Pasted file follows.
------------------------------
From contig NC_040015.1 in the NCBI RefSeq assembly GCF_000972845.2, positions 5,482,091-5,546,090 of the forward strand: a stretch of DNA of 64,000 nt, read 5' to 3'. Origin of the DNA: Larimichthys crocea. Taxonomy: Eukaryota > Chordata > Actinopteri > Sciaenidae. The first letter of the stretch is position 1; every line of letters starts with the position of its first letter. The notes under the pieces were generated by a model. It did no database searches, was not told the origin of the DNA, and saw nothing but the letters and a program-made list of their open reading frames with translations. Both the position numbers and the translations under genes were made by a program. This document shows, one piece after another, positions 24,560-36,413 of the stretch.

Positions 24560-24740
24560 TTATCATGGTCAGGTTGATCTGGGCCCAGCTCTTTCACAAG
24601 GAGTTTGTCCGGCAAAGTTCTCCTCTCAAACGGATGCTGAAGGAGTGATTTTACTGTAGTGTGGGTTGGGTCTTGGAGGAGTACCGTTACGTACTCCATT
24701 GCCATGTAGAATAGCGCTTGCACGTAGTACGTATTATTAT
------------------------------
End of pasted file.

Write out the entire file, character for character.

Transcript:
From contig NC_040015.1 in the NCBI RefSeq assembly GCF_000972845.2, positions 5,482,091-5,546,090 of the forward strand: a stretch of DNA of 64,000 nt, read 5' to 3'. Origin of the DNA: Larimichthys crocea. Taxonomy: Eukaryota > Chordata > Actinopteri > Sciaenidae. The first letter of the stretch is position 1; every line of letters starts with the position of its first letter. The notes under the pieces were generated by a model. It did no database searches, was not told the origin of the DNA, and saw nothing but the letters and a program-made list of their open reading frames with translations. Both the position numbers and the translations under genes were made by a program. This document shows, one piece after another, positions 24,560-36,413 of the stretch.

Positions 24560-24740
24560 TTATCATGGTCAGGTTGATCTGGGCCCAGCTCTTTCACAAG
24601 GAGTTTGTCCGGCAAAGTTCTCCTCTCAAACGGATGCTGAAGGAGTGATTTTACTGTAGTGTGGGTTGGGTCTTGGAGGAGTACCGTTACGTACTCCATT
24701 GCCATGTAGAATAGCGCTTGCACGTAGTACGTATTATTAT